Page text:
Some pumps must be louder than the others. I would not worry about it if you are certain that the noise is from the fuel pump.
  • fowvayfowvay Posts: 29
    BMW of North America has a service bulletin specifically addressing the problem with the rear axle clunk noise. Take your vehicle to a BMW service center and describe the noise that it is making. Also address the issue of the axle whine which is also a issue relating specifically to poor sound insulation. The clunk noise will be repaired by installing a rubber dampener in the drive line (axle) near the transmission and the whine noise is solved by adding a isolation pad at the aft axle bearing. The issues are common with early production E46 machines.
  • My 328i has 40K miles, and has been making a 'clunking' noise over soft bumps and pavement joints. It sounds as if something is loose, but I can't find it. Also, it seems to be temperature related, and disappears below ~ 35 - 40 degrees Farenheit.

    My dealer and a specialized BMW garage have both looked at it and said there's nothing wrong back there. Does anyone have some info about this.
  • div2div2 Posts: 2,580
    It sounds like it could be rear shock mounts, though 40K is a bit early for them to fail. If they're bad, replace them with E46 M3 pieces.
  • My 2001 325iT rear suspension clunks over mild bumps ever since my dealer tried to fix a sagging right rear corner, mileage is 12,000. It bothers me but not enough to take it in again and listen to the idiot BMW service manager tell me it's "normal" or "can't be reproduced" or "BMW is working on a remedy" or some other hogwash like every other time I bring the car in for something that seemed a little odd for the "ultimate driving machine". I expect problems to occur but the way BMW tries to weasel out of dealing with them is unbelievable.
  • nobeenobee Posts: 194
    what service bulletin board are you talking about?
  • fowvayfowvay Posts: 29
    the service bulletins that were mentioned above are available through all servicing BMW retailers in North America. The bulletins are not accessible to the general public though and are proprietary data. It is their responsibility to maintain a bulletin library and they are expected to utilize this information when diagnosing the customers vehicles.

    SB 33-02-00 is axle whine of the E46 chassis.
    SB 24-09-98 is for the transmission clunk associated with the GM5 automatic transmission.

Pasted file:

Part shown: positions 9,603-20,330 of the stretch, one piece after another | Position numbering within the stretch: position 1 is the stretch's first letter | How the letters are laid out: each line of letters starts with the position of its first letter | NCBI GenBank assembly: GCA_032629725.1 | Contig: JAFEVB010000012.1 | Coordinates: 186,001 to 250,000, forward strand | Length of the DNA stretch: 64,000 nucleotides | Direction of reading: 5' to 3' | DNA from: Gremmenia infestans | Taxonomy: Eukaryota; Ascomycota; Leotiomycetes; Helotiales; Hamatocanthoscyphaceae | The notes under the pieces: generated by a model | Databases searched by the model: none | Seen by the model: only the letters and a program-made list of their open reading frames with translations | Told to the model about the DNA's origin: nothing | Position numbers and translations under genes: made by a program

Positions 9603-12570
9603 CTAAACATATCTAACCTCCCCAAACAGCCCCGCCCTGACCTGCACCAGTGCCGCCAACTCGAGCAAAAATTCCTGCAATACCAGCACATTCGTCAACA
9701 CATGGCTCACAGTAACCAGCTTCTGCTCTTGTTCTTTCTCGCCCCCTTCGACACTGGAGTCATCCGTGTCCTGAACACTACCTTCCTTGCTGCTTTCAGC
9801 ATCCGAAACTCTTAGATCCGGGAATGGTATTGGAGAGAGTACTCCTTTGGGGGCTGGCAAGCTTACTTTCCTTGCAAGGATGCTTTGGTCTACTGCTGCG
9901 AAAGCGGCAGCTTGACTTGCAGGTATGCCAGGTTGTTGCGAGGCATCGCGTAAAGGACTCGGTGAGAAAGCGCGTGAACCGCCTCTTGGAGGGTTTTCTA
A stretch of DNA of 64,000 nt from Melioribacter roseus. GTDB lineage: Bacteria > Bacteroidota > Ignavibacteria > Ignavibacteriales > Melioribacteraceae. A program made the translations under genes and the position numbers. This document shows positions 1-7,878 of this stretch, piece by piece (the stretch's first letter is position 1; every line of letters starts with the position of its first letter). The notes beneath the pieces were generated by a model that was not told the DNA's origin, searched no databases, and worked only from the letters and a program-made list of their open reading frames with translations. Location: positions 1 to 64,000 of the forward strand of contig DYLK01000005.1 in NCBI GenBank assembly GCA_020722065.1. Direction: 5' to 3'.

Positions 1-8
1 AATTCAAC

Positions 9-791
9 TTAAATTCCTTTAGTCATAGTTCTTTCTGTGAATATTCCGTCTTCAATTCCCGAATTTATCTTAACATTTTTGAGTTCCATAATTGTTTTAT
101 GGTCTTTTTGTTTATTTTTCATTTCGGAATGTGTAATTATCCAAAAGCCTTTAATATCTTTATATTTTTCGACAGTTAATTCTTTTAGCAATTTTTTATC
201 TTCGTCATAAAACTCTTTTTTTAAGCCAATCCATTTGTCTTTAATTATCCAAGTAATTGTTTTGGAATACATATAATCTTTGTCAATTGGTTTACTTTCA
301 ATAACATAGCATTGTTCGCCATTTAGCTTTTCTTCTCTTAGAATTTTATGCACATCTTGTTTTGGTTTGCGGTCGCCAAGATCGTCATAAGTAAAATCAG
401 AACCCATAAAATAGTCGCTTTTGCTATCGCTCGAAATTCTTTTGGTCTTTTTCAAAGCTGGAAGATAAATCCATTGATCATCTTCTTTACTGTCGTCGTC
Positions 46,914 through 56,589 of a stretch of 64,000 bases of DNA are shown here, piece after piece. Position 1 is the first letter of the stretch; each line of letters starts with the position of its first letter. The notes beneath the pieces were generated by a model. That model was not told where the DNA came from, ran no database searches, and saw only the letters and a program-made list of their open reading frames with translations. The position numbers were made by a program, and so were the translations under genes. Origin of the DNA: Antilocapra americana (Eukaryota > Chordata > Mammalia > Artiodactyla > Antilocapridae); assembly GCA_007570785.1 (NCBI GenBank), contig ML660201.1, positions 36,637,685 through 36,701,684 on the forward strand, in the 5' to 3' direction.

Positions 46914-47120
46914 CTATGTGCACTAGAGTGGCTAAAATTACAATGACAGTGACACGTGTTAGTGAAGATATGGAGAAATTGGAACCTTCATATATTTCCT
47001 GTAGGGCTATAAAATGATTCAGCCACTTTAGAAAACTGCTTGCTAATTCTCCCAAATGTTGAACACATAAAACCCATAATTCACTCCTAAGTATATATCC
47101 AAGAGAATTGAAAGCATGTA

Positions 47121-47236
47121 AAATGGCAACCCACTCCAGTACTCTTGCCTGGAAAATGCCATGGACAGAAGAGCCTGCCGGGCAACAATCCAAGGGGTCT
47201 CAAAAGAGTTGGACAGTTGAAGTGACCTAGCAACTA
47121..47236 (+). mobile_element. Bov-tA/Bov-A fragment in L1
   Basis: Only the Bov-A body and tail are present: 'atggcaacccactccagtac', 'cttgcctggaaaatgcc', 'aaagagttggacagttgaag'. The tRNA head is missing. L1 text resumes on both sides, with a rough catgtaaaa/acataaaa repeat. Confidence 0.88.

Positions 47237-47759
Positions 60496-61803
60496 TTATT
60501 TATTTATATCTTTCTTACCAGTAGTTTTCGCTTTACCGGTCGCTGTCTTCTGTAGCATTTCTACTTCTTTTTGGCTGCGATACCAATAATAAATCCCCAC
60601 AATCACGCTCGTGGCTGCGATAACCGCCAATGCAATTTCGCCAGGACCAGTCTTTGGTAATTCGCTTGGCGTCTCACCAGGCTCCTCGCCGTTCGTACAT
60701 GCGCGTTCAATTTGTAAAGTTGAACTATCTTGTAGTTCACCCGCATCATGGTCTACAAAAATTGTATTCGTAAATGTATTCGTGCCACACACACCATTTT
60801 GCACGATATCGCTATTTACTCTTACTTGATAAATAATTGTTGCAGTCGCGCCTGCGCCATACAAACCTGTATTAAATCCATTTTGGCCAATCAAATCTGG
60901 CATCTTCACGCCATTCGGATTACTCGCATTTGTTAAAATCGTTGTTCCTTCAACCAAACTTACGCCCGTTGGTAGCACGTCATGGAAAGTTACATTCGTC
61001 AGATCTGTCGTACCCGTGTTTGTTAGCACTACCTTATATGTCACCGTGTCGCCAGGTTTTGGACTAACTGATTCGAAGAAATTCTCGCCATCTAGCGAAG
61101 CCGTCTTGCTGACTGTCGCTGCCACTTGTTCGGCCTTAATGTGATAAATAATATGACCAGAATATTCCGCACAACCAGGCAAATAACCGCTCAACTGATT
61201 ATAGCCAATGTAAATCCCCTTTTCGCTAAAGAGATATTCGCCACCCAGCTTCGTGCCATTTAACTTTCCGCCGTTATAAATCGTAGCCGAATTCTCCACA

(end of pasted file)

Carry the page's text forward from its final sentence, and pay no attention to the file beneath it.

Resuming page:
• jodar96jodar96 Posts: 396
    I bought a 92 325i with 86K miles last November. The owner manual says to use 10W40 (winter) and 20W50 (summer).

    Does anyone know why BMW recommends high viscosity oil? What is so special ( or outdated) about 92 2.5L engine?

    Fowvay, what is your opinion?
  • div2div2 Posts: 2,580
    BMW expects their engines to be driven hard at high rpm for extended periods. I run 15W-50 Mobil 1 in my 1995 ti and 1998 5er year round with no problems.
  • nobeenobee Posts: 194
  • fowvayfowvay Posts: 29
    For the E-36 chassis coupled with the M50 engine I would recommend that you use a fully synthetic engine oil meeting the ACEA A-3 requirement for gasoline engines in the viscosities of either 5w-40 or 10w-40 for year-round use. In North America the BMW retailers offer a 5w-30 lubricant that also meets the ACEA A-3 rating. For high RPM extended use it is imperative that you use a lubricant with a highly rated High Temperature/High Shear rating. Lubricant containers do not publish this information for the consumer so you are left with the choice of using a lubricant that meets a regulated standard such as API or ACEA. There is absolutely nothing "antiquated" about the M50 engine and the use of heavier viscosity fluids is recommended to prolong the life of the engine under severe use. As fluid/chemical technology progresses the higher ratings of the thick fluids will make its way into the lighter lubricant grades. At the present there are very few 5w-30 lubricants that meet the ACEA A-3 rating. The 5w-30 available in North America at the BMW retailers DOES meet this standard and will give you slightly improved fuel economy with similar protection to the thicker recommended lubricants.